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Experimental Setup Of A Low Differential Pressure Permeability Apparatus For Concrete Samples

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2001 Annual Conference


Albuquerque, New Mexico

Publication Date

June 24, 2001

Start Date

June 24, 2001

End Date

June 27, 2001



Page Count


Page Numbers

6.488.1 - 6.488.12



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Paper Authors

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Kevin Renken

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George Abraham

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NOTE: The first page of text has been automatically extracted and included below in lieu of an abstract

Session 1359


Kevin J. Renken, George T. Abraham University of Wisconsin-Milwaukee


This paper presents the results of a mechanical engineering senior design project that was carried-out in the Radon Reduction Technology Laboratory at the University of Wisconsin-Milwaukee (UWM). The objective of the student's project was to design, setup and test an experimental apparatus to measure the air permeability coefficient of concrete samples under low pressure differences (∆p ~ 5 - 10 Pa) that emulate residential indoor radon gas entry by advection. Details of the innovative experimental setup and procedures, the experimental data as well as the educational experience of the undergraduate student who worked on the project are described.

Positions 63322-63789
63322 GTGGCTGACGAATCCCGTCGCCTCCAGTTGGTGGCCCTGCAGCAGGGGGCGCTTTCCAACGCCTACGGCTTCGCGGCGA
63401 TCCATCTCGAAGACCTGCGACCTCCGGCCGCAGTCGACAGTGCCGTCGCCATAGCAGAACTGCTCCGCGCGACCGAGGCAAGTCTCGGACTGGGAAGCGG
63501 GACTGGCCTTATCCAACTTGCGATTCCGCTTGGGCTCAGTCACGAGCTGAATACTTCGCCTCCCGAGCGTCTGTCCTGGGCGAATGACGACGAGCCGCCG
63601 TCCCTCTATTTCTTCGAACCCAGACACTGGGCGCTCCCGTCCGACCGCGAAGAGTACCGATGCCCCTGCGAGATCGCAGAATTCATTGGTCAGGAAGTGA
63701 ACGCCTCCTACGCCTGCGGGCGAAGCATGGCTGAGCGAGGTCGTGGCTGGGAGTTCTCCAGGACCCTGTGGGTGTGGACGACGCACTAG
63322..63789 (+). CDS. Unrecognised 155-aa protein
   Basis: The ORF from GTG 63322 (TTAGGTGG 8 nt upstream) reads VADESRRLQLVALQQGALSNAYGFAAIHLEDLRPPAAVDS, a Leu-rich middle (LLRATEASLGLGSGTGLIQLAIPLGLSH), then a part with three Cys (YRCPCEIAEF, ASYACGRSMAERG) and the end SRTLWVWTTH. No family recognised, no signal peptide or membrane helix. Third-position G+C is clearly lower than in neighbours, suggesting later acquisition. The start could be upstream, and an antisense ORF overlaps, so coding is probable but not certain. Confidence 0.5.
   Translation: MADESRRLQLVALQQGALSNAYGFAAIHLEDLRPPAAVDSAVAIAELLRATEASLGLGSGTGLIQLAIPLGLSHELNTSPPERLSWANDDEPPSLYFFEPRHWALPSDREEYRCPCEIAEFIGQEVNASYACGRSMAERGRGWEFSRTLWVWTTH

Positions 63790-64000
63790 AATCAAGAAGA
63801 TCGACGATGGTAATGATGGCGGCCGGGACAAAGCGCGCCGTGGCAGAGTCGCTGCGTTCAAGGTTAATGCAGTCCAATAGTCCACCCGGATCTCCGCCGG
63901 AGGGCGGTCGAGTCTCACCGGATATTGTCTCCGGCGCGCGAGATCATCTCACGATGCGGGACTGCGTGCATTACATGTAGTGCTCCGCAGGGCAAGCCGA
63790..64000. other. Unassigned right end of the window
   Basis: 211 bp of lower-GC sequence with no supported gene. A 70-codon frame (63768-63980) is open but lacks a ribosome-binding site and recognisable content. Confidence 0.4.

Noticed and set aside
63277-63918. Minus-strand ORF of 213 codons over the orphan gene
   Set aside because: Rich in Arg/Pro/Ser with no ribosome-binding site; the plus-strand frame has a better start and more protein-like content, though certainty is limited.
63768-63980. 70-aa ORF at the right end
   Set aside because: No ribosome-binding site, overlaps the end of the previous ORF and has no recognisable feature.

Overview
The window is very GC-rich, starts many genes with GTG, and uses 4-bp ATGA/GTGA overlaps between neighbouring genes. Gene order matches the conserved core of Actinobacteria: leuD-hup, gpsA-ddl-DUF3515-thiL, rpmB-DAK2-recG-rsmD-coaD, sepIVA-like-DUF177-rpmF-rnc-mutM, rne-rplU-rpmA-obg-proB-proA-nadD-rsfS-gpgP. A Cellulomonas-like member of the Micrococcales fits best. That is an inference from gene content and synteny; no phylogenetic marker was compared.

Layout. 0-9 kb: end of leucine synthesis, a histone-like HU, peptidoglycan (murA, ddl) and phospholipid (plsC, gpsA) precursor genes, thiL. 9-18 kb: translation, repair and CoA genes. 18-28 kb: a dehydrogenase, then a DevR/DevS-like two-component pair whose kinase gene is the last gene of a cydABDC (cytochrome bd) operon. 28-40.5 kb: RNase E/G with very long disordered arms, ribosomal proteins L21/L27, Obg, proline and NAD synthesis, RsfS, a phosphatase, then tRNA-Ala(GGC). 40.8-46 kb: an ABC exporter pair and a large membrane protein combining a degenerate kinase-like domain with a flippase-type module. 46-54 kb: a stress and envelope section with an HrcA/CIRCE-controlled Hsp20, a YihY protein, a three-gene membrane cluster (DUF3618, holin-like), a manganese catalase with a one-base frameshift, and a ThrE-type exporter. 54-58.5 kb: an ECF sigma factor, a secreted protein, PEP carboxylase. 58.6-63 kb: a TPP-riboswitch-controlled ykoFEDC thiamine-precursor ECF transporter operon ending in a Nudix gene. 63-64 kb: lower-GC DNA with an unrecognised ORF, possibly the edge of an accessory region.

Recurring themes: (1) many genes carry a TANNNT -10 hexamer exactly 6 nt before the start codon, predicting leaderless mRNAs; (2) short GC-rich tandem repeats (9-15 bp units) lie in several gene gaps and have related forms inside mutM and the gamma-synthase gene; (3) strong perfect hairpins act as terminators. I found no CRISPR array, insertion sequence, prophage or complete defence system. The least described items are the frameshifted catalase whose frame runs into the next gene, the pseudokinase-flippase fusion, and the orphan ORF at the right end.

Concrete is a porous material that easily allows radon gas to flow through it by the transport mechanisms of advection and diffusion. The permeability of concrete describes its ability to act as a barrier to gas movement when a pressure gradient exists across the concrete. For concrete with high permeability, pressure effects dominate diffusion effects resulting in radon gas advection as the major transport mechanism. There have been a number of studies pertaining to the advective flow of radon gas through concrete as well as the measurement of the permeability coefficient of air in concrete, but there exists little experimental data on the permeability coefficient of concrete for very low pressure differences. The majority of studies have documented permeability coefficients at differential pressures beyond the scope of advective radon entry problems in residential construction (i.e., ∆p ~ 5 - 10 Pa). Permeability measurements under specified high-pressure difference conditions have been found not to scale linearly to the small pressure differences of interest. This nonlinearity for large pressure differences normally leads to an underestimate of the flow velocity at low pressure difference conditions and hence, a large variance in the permeability value.1

The research goal of the UWM College of Engineering and Applied Science Radon Reduction Technology Laboratory ( is to investigate the phenomena of radon gas transport and entry dynamics with respect to innovative radon mitigation techniques. One of our current projects is the automated measurement of concrete permeability at low pressures utilizing control technology and state-of-the-art instrumentation. This study was initiated by a senior design project in the fall of 1999. Since then the laboratory has provided important data to the radon technology community on the air permeability coefficients of various concrete samples subjected to constant low-pressure differences between 0 - 10 Pa (0 - 6.90 x 10-2 psi).

Proceedings of the 2001 American Society for Engineering Education Annual Conference & Exposition Copyright  2001, American Society for Engineering Education

Renken, K., & Abraham, G. (2001, June), Experimental Setup Of A Low Differential Pressure Permeability Apparatus For Concrete Samples Paper presented at 2001 Annual Conference, Albuquerque, New Mexico. 10.18260/1-2--9260

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